Author: Holly Pester
‘Anecdote literally means unofficial, unpublished knowledge. It is non-quantifiable and contrary to evidence; anecdotal data won’t ever support a rule, or provide the basis of a law or theory. Here’s an anecdote for you: in The Percy Anecdotes, a collection of nineteenth-century literary tidbits collated by the Percy brothers, it says that “anecdote” was ancient Greek slang for an unmarried woman. Personified, the anecdote becomes aberrant and female, an example of marginalia. As a form of practice and research, the anecdotal is a complex of “theory in the flesh of practice”. Archives are full of fragments and proper scholarly practice honours this incompleteness. The anecdote, however, fantasises connections, negentropically forming stories from fragmentary information. Materiality and story come together over the bones of an archive.’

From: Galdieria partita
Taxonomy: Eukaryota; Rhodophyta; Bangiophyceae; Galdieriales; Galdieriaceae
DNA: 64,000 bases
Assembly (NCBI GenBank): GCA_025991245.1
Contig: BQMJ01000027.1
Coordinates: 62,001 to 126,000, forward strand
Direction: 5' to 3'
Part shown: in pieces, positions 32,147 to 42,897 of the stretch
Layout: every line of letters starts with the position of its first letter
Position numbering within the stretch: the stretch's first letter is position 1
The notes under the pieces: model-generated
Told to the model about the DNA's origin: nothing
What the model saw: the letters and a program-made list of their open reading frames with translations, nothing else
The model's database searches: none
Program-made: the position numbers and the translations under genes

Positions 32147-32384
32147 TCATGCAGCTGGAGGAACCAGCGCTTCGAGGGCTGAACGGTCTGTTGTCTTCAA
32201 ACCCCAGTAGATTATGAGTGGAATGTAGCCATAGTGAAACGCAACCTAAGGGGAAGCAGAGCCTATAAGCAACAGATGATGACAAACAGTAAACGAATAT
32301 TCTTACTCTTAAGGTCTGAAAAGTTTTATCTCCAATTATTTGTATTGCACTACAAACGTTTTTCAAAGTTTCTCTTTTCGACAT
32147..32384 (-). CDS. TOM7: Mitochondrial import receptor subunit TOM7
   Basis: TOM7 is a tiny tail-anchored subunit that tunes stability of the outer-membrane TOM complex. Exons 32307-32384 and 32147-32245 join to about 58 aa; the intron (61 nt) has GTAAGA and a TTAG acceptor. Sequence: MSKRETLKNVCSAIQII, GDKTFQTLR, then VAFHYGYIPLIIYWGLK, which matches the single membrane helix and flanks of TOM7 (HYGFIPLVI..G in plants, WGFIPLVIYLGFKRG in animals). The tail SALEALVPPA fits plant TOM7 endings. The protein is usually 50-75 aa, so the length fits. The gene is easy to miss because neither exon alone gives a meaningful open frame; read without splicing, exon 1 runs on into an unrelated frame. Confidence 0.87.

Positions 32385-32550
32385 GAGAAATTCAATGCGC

– Holly Pester
Book published in 2015 by Bookworks in association with the Women’s Art Library, Goldsmiths, University of London in an edition of 1,000 copies. Designed by James Langdon; 112 pages, soft cover.